Facts of the Crime:
Davis was sentenced to death in 1992 for the October 12, 1990 slaying of Jane Daniel of Rogers.
Facts of the Crime:
Davis was sentenced to death in 1992 for the October 12, 1990 slaying of Jane Daniel of Rogers.
July 10, 2007
Appeals Court Lifts Execution Stay Against Man----Victim's stepson, Rogers officer wait for execution
A ruling from the 8th Circuit of the U.S. Court of Appeals may pave the way for the execution of Don William Davis, convicted in the 1990 murder of Jane Daniel of Rogers.
The judges on Monday lifted a stay of execution entered last July by U.S. District Judge Susan Webber Wright.
Davis, now 44, was set to be executed in 2006 but claimed death by lethal injection was unconstitutional because of the potential that he might not die quickly enough and therefore would suffer pain.
Daniel's survivors remain skeptical about Davis' eventual death, as the family traveled to Pine Bluff, near Varner, for Davis' scheduled July 5, 2006, execution.
Davis is in the Varner Supermax unit of the Arkansas Department of Correction.
"We just need to see where it leads. It has kind of started the process again. We have been through it before," said Larry Daniel of Rogers, Jane Daniel's stepson, of Monday's ruling.
"It gets very emotional. You kind of relive everything. It's one of those things that you want to get it done, so you can put it behind you and move forward," Larry Daniel said. "We are still waiting for the orders of the court to be carried out."
Gov. Mike Beebe's office is aware the 8th Circuit 3-judge panel lifted the stay against Davis, according to Matt DeCample, Beebe's spokesman.
If Davis has no more appeals, the attorney general's office will request Beebe to set Davis' execution date, DeCample said.
Alvin Schay of Little Rock, Davis' attorney since about 2000, said Davis has at least three more chances to avoid the death penalty.
Schay said he has 14 days to file a petition for a rehearing with all the 8th Circuit judges. If that is denied, Schay would file a writ of certiorari with the U.S. Supreme Court.
A writ of certiorari is an order from a higher court asking the lower court to send all documents in a case for review. The U.S. Supreme Court grants writs at its discretion and only when at least 3 justices believe the case involves a significant federal question in the public interest.
If the Supreme Court denies a writ of certiorari, the lower court decision stands.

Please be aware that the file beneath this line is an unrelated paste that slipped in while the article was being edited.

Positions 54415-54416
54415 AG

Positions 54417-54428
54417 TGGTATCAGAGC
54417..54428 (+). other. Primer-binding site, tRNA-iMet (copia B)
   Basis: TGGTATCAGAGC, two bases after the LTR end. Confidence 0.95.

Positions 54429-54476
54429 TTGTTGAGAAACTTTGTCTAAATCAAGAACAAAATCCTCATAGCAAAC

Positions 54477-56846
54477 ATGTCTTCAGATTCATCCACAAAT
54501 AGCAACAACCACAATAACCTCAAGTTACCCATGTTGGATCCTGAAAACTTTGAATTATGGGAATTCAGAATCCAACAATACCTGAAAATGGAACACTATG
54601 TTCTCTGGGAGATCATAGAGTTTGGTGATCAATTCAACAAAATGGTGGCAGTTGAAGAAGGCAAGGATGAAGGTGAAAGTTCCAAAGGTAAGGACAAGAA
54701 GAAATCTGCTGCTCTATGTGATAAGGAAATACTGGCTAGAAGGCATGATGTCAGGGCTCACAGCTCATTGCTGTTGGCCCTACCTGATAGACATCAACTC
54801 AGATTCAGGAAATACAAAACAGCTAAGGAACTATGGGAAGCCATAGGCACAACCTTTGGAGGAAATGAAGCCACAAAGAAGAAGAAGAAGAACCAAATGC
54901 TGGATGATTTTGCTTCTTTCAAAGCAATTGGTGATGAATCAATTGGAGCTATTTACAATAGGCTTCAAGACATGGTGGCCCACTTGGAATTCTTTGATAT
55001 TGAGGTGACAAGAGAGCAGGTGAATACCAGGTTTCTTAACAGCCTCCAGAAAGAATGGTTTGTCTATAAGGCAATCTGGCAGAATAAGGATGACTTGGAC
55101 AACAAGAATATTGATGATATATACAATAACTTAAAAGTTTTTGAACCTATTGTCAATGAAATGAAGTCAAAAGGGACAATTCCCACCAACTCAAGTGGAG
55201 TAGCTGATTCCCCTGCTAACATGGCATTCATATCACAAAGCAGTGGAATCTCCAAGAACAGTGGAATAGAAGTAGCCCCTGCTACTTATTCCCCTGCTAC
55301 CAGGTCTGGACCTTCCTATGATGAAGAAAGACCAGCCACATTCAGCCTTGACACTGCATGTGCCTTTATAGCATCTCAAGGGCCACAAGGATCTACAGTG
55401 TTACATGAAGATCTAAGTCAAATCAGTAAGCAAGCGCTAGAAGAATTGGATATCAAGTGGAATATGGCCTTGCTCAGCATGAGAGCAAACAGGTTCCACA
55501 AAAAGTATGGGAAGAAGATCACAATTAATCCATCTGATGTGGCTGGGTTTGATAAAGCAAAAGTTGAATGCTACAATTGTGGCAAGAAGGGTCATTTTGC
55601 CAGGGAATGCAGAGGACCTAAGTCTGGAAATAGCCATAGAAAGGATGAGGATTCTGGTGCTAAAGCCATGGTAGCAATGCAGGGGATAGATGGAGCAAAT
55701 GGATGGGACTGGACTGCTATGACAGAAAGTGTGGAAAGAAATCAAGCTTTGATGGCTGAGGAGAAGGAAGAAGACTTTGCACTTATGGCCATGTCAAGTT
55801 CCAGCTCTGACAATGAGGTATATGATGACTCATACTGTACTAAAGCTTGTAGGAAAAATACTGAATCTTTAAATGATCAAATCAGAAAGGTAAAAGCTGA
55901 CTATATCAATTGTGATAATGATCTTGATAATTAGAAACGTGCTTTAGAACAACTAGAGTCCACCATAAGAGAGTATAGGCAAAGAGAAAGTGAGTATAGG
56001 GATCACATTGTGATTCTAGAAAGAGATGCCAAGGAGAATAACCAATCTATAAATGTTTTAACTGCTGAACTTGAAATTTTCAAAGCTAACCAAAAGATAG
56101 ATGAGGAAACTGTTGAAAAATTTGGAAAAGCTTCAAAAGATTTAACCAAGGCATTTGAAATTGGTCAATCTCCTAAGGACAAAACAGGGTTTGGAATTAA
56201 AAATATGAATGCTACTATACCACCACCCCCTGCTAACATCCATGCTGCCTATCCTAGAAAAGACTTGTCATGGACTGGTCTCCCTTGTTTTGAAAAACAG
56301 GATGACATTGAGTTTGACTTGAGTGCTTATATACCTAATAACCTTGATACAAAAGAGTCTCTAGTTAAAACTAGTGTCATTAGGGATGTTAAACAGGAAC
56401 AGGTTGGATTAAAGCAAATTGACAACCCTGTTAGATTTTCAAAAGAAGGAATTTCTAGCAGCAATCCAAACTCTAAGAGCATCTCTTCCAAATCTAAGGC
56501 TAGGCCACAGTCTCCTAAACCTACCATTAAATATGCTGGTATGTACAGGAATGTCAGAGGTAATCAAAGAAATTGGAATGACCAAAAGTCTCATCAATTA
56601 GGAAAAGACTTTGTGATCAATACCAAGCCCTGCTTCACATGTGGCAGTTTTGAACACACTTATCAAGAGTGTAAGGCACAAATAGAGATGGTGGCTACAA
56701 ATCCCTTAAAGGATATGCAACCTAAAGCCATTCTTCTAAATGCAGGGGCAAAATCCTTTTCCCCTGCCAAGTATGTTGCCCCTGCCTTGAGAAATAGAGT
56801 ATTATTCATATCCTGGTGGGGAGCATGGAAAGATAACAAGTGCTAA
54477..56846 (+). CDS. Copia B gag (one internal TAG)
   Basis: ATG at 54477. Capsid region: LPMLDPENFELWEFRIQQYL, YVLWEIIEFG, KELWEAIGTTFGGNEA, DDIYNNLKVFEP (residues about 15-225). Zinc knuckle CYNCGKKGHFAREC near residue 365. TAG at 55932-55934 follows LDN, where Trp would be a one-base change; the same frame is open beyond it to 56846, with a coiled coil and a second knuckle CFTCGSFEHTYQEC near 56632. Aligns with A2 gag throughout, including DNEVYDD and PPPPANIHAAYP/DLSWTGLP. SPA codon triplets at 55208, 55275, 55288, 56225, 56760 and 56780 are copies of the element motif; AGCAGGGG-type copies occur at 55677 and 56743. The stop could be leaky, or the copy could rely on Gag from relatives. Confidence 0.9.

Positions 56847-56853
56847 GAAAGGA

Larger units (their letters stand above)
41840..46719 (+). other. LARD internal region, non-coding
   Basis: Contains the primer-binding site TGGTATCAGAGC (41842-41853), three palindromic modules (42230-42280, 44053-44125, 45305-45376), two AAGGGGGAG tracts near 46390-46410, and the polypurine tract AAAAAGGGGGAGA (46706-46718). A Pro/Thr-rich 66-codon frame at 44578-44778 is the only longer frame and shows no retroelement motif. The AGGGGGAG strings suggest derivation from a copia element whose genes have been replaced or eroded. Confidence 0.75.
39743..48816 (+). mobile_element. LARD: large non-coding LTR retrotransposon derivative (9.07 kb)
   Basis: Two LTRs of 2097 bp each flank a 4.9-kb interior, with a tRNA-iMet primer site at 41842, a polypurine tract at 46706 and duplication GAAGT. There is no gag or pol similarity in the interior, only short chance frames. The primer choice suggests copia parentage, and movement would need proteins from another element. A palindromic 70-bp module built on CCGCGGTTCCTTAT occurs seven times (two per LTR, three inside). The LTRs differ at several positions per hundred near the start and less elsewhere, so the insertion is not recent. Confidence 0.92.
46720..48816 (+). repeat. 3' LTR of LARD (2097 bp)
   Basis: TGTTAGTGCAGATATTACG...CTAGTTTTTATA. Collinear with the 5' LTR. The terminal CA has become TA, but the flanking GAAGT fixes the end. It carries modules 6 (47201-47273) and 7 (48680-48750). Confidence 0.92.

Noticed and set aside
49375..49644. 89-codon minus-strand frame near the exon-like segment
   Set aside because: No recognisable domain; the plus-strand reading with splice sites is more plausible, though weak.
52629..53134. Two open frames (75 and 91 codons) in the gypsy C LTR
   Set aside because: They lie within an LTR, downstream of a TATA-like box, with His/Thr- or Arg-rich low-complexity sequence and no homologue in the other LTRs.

Davis also could ask Beebe for clemency, Schay said.
Davis killed Jane Daniel at her Twin Lakes Estates home on Oct. 12, 1990. Davis shot her execution-style with a .44 Magnum and stole items from the home, including jewelry.
Davis was convicted in 1992, filed an unsuccessful appeal in 1994 and was scheduled for execution by lethal injection on Nov. 22, 1999.
However, the Supreme Court stayed Davis' 1999 execution to consider pending appeals.
Davis in June 2001 claimed he did not want to appeal his death sentence after the Arkansas Supreme Court ruled Davis did not have an ineffective attorney at trial and denied his request for a new trial.
Wright issued a stay of execution last year after Davis appealed again. Davis' appeal came after the U.S. Supreme Court ruled in a Florida case that an appeal could be heard on the grounds the drug combination used in that state could cause pain, constituting cruel and unusual punishment.
After Monday's 8th Circuit ruling, a detective who investigated Daniel's murder said it was time for Davis' death.
"Last year's execution date was well past the time justice should been carried out. Now it is certainly time for justice to be done," said Capt. Ron Largent of the Rogers Police Department.
"I am taking a wait-and-see attitude," said Capt. Mike Jones of the Benton County Sheriff's Office. The former Rogers police chief directed the murder investigation.
"It should have already been taken care of," Jones said of Davis' execution. "I never cease to be amazed at the tricks some people can pull out of their hats."
Betsey Wright, a Rogers resident opposed to the death penalty, said the ultimate punishment is unfairly administered. There are no statewide standards on who gets the death penalty and who is allowed to live, she said.
"There are many people not on death row who committed murders identical to those that some who are on death row have committed," she said.
The death penalty also runs contrary to Christian values and the values of democracy, Wright said, but she doesn't hold out hope for Davis.
"I'm not optimistic that I can prevent his death," she said.
(Source: The Morning News)
October 5, 2007
Nov. 8 execution date set for Benton County death-row inmate
Gov. Mike Beebe on Thursday set a Nov. 8 execution date for death-row inmate Don William Davis, despite the U.S. Supreme Court's recent decision to consider a Kentucky case challenging lethal injection, the same method used in Arkansas.
Davis was sentenced to death for the 1990 slaying of Jane Daniel of Rogers.
Beebe said this week he planned to continue to set execution dates and would let the courts decide whether a stay should be issued.
The governor has already set an Oct. 16 execution date for Jack Harold Jones Jr., sentenced to death in the 1991 rape and strangulation of a Bald Knob bookkeeper whose daughter also was severely beaten in the attack.
U.S. District Judge Susan Webber Wright has denied Jones' request for a stay and he has appealed her decision to the 8th U.S. Circuit Court of Appeals in St. Louis.
Earlier this year, the governor set a Sept. 18 execution date for Terrick Nooner, sentenced to death in the 1993 shooting death of a 22-year-old college student, but a federal appeals court issued a stay.